A new survey of nursing homes by Consumer Reports finds that poor care is still common, but that not-for-profit nursing homes tend to provide better care than for-profit facilities. Additionally, independently run nursing homes provide better care than nursing homes run by corporations.
With a grant from the Commonwealth Fund, Consumer Reports analyzed state inspection reports for some 16,000 nursing homes across the United States. It also looked at staffing levels and quality indicators, such as the number of residents with bed sores. Consumer Reports used the data to list the facilities in each state that rank in the best or worst 10 percent according to their quality indicators.
Now in its fifth year, the survey found that nursing home conditions have not improved significantly. Consumer Reports offered several recommendations for finding good care, including the following:
- Get a list of local nursing homes and the name of the local ombudsman who investigates nursing homes from your local agency on aging. Check with the local ombudsman.
- Check the ownership. As the survey found, not-for-profit and independently owned nursing homes tended to have better care.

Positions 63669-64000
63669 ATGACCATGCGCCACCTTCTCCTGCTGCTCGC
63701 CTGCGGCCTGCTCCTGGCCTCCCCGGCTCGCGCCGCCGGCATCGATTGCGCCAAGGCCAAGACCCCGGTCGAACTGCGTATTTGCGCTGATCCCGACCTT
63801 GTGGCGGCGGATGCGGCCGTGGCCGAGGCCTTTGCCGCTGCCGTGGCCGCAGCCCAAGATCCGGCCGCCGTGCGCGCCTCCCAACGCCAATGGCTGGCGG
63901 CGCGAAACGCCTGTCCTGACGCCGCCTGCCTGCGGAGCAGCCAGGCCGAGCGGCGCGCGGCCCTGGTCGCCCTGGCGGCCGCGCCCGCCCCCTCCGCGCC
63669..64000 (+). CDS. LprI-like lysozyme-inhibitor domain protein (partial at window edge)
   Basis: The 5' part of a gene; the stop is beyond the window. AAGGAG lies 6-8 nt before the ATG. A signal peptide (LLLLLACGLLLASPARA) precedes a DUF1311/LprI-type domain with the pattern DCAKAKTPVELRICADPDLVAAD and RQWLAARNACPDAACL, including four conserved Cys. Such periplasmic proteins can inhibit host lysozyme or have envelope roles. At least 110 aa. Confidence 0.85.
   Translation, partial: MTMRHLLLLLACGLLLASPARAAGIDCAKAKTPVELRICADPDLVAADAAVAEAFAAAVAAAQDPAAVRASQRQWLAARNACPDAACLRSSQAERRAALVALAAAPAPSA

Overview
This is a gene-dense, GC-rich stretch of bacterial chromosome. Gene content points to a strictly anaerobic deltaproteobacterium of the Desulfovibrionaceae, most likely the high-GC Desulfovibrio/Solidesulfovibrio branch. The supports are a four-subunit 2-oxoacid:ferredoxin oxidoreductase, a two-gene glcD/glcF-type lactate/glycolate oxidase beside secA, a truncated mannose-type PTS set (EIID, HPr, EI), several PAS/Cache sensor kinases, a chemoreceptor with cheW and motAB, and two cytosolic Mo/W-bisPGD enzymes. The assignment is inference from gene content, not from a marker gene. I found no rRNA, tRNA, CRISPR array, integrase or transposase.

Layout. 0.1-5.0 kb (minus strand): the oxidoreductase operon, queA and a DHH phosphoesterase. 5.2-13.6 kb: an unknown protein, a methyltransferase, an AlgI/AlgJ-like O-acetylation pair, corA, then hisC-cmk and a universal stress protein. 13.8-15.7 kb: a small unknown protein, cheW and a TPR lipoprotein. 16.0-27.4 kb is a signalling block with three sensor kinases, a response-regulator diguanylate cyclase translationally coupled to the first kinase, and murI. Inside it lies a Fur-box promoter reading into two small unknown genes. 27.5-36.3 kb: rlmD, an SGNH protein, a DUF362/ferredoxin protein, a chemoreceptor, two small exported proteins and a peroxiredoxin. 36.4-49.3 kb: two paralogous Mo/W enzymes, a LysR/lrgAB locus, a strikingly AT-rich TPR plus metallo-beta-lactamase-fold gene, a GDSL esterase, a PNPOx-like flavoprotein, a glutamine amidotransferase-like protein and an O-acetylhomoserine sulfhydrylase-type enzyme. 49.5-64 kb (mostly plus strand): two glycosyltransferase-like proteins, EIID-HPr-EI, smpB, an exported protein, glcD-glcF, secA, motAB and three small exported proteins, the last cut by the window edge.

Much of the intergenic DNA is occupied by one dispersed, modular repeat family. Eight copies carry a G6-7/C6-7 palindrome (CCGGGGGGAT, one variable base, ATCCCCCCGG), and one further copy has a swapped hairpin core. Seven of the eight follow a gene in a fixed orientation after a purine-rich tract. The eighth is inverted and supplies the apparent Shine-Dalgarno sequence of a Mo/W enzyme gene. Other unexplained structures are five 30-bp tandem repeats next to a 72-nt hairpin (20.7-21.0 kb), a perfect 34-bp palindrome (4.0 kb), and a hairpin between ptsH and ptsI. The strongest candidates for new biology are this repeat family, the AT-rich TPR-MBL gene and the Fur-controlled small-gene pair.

- Visit the homes repeatedly, including a surprise visit. If you visit between 9:30 and 10:00 am and find that residents are still in bed, it may be a sign that there is not enough staff to get residents out of bed. Similarly, it is not a good sign if you visit in the evening and three-quarters of the residents are eating in their rooms.
- Don't rely on the Centers for Medicare and Medicaid Services' Nursing Home Compare site Web site. According to Consumer Reports, the information on the site is incomplete and possibly misleading.
For the full Consumer Reports' nursing home guide, click here.
For more advice on choosing a nursing home, click here.